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Binder, Sarah A
Minority rights, majority rule : partisanship and the development of Congress / Sarah A. Binder
Cambridge, U.K. ; New York, NY, USA : Cambridge University Press, c1997
book jacket
Location Call Number Status
 3rd Floor  JK1096 .B56 1997    AVAILABLE
Subject United States. Congress
Subject(s) Legislation -- United States
Subject United States -- Politics and government -- Decision making
Physical Description xiii, 236 p. : ill. ; 24 cm
Note Includes bibliographical references (p. 225-232) and index
Contents 1. The partisan basis of procedural choice -- 2. The evolving concepts of House and Senate minority rights -- 3. Procedural choice in the early Congress: The case of the "previous question" -- 4. Allocating minority rights in the House, 1789-1990 -- 5. Institutionalizing party in the nineteenth-century House -- 6. Stacking the partisan deck in the twentieth-century House -- 7. Inherited rules and procedural choice in the Senate -- 8. Assessing the partisan theory -- App. 1. Summary of changes in minority rights -- App. 2. Measuring congressional workload -- App. 3. Measuring party behavior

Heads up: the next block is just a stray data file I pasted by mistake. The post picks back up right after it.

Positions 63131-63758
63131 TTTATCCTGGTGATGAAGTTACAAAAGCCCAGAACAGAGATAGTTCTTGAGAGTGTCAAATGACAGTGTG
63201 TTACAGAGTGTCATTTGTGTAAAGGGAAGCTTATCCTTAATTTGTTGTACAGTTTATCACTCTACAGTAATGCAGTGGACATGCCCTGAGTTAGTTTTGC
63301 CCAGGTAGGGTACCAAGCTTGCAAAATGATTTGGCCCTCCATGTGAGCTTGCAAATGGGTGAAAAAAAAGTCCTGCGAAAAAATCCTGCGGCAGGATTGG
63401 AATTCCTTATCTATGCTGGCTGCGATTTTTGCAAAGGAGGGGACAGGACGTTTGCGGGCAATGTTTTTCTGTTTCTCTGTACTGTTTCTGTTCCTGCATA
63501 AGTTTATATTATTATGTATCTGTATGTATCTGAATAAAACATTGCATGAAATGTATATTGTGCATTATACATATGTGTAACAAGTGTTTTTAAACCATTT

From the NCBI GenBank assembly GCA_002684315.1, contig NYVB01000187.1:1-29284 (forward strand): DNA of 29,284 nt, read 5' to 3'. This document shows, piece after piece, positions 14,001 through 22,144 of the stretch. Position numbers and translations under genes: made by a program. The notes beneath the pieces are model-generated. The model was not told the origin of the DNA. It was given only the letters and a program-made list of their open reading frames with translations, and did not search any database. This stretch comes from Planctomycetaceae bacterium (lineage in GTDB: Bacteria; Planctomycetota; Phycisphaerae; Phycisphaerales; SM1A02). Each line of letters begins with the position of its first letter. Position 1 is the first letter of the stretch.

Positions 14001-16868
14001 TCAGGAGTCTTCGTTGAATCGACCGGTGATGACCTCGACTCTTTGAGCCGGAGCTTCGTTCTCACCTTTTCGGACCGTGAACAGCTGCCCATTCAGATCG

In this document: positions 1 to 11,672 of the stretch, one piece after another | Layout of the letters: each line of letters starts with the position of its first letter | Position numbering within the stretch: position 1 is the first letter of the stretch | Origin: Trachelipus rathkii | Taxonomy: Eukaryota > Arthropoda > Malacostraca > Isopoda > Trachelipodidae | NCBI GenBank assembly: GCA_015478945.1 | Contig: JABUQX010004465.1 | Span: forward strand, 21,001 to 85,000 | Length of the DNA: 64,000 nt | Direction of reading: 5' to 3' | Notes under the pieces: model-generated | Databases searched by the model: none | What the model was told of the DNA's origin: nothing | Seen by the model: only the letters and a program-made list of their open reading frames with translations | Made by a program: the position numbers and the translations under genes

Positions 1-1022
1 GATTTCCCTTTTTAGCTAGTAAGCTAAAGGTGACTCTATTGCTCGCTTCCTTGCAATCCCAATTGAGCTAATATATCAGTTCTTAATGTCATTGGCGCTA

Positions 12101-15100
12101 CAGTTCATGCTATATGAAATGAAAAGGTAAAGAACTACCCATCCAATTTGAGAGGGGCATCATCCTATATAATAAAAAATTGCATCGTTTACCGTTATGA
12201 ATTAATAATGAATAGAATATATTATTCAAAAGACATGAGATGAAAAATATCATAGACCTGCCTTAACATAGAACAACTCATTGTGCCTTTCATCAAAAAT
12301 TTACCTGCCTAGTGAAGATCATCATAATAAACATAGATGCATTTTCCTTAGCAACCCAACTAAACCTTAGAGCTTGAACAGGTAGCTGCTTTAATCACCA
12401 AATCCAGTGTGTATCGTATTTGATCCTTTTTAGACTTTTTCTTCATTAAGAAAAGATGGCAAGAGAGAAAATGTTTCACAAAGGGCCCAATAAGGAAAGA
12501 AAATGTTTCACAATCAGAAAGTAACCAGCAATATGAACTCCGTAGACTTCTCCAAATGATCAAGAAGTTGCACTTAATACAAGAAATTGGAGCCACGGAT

Summary Minority Rights, Majority Rule seeks to explain a phenomenon evident to most observers of the U.S. Congress. In the House of Representatives, majority parties rule and minorities are seldom able to influence national policy making. In the Senate, minorities quite often call the shots, empowered by the filibuster to frustrate the majority. Why did the two chambers develop such distinctive legislative styles? Conventional wisdom suggests that differences in the size and workload of the House and Senate led the two chambers to develop very different rules of procedure. Binder offers an alternative, partisan theory to explain the creation and suppression of minority rights, showing that contests between partisan coalitions have throughout congressional history altered the distribution of procedural rights. Most importantly, new majorities inherit procedural choices made in the past
Note This institutional dynamic has fueled the power of partisan majorities in the House but stopped them in their tracks in the Senate

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